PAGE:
Zimbabwean Peter Ndlovu has the incredible honour of being the first ever African to play in the modern EPL joining Coventry City from Highlanders of Bulawayo in 1992. He also has the honourable distinction of being the first African to score in the EPL. His arrival in the EPL opened the floodgates and since then over 300 African players have played in the EPL including players from just about all corners of the African continent.
The top leagues in Europe were now home to stalwarts such as Samuel Eto, Michael Essien, Jay-Jay Okocha, Didier Drogba, Yaya Toure and Nwankwo Kanu to name just a few.
These and others would form the core of the next generation of African sides to participate at the World Cup.
In retrospect; Nigeria in both 1994 and 1998, Senegal in 2002,Ivory Coast in 2006 and 2010 and Ghana in 2010 were clearly more skillful and gifted than the 1990 Cameroon side but they lacked the heart, passion and relentlessness of the Cameroonians and subsequently failed at crucial moments.
They also unfortunately lacked the tactical and mental nous required to carry one over the line as evidenced demonstrably in Ghana’s quarter final penalty shoot-out loss against Uruguay in 2010.
If we all thought that 2010 would be the turning point, it appears we have been horribly off the mark.
The 2014 World Cup in Brazil passed by with nothing to suggest an African victory was in the making while 2018 was even worse with all the African sides failing to progress pass the first round.
The often clichéd reasons for Africa’s failure are the failure of national football associations to provide the right infrastructure and framework and not providing the necessary impetus into developing grassroots structures.
They surely are only a part of the problem; after all it’s not like Cameroon had the best functioning football association in 1990 when they dazzled the world.
One does though need to bear in mind that the sometimes impoverished African national bodies do appear to lack the authority to control their overpaid, overhyped and generally over spoilt superstars. It’s hardly ideal preparation prior to major tournaments and their performances on the field are usually indicative of this.
I believe that the less than exemplary performances may not just stem from ill-discipline or a lack of camaraderie brought about by a disparity between the fanciful European based stars and the more ambitious local players but we do need to remind ourselves that as with all the European based players, the African players playing in Europe also arrive at base camp drained, exhausted and physically not at their usual peak.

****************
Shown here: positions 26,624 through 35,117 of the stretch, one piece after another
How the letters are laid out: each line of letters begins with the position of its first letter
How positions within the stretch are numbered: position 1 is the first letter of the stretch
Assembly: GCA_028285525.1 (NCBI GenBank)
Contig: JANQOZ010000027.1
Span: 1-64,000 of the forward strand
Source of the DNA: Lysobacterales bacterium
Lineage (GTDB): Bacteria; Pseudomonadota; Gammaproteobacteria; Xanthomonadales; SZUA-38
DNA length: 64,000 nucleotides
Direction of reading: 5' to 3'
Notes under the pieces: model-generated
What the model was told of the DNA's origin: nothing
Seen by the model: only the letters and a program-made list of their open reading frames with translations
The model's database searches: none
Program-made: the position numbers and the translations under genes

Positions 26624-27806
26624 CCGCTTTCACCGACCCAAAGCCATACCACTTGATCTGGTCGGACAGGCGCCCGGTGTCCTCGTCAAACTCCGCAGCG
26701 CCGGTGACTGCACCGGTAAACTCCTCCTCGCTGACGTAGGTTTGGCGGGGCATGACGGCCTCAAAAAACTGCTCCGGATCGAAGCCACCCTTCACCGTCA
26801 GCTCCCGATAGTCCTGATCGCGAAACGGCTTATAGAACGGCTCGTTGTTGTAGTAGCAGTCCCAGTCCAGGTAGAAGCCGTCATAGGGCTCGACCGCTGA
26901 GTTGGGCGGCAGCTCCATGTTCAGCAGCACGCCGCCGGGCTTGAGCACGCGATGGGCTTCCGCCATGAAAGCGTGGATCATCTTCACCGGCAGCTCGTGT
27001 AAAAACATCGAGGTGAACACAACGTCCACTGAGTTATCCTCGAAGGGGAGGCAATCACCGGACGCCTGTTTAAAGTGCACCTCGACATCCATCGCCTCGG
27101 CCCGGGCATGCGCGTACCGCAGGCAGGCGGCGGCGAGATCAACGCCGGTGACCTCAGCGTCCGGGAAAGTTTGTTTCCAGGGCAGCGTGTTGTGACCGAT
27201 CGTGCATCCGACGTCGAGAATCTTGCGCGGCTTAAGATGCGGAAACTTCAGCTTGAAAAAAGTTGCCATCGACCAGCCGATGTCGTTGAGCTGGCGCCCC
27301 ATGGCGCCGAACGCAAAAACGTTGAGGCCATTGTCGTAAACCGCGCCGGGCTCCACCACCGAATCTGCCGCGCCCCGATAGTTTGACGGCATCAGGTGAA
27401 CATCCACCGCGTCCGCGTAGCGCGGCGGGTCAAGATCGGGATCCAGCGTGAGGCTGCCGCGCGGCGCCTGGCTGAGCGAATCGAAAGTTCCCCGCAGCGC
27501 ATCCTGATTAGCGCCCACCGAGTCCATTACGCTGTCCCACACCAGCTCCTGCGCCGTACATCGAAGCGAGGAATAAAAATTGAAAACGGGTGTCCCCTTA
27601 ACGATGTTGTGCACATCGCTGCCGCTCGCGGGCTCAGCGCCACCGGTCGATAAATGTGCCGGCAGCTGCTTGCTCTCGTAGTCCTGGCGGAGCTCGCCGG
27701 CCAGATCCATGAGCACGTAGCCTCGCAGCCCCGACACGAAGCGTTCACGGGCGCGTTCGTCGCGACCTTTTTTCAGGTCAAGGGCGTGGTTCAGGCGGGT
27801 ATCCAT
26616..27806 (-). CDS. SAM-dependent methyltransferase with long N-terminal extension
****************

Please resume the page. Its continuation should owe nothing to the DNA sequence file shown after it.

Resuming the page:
If one goes back to the memory of Cameroon’s side at the 1990 World Cup, we could point out a handful of players plying their trade in Europe’s top leagues.
The rest of the players would in all likelihood have been well rested, fresh as a daisy and primed to take on their fatigued European or South American opposition.
In a nutshell I’m suggesting that this advantage of freshness has been taken away from the African sides who are now themselves coming off the back of long arduous seasons.
When I ask Liverpool fans why Mohammed Salah never produces a Liverpool type performance for his country Egypt, they accuse me of bias. Meanwhile, I watched every minute of Salah at the African Nations Cup and felt cheated!
Imagine if I was Egyptian!
He certainly didn’t look like the EPL’s player of the season appearing lethargic, almost disinterested and I suppose more concerned about not getting injured!
After all, It’s his club side that takes care of his finances, his country performances perhaps just increasing his numbers on Instagram and Facebook!! By comparison when Cameroon edged so close to greatness in 1990,they might not have had a Salah but what they had though was an energy, an unrestrained passion, an unyielding desire and fire, and of course the understated element of surprise.
That element of surprise and novelty which Cameroon were able to spring on their World Cup opponents in 1990 is obviously lacking now as there is nothing new that will emerge at the World Cup this year which will surprise anyone, let alone rival coaches who will have studied every conceivable strength or weakness of every single player they will cross paths with.
Not only is the element of surprise consigned to the history books, but I also believe that we are no longer producing the original archetypal African player embossed with that unique combination of flair, artistry, speed and stamina.
In order to board the gravy train to Europe, we are now sadly producing footballing machines or robots rather than extraordinary talent. We are producing players that fit the mould of the fast paced, energy driven EPL and other leagues in Europe.
Is Africa simply now a cheap factory line with a program in place that produces the identical player? And because of that, are the smaller, skillful supremos being sacrificed to make way for the stereotypical modern European footballer?
I believe that over the years our footballers have lost their soul, lost their artistry and instead embraced industry and effectiveness.
We are no longer producing the jewels of yesteryear but now we manufacture the perfect robotic footballer for the European market.
What makes this more frustrating is that Europe meanwhile has taken our very own players of African origin and harnessed their infinite African skill with European organization and tactical acumen. The result is a possible French front line all out of Algeria comprising Mbappe, Benzema and Fekir!. Wow! Maybe one day that quality of front line will play for a World Cup winning African country instead! Till the next time folks……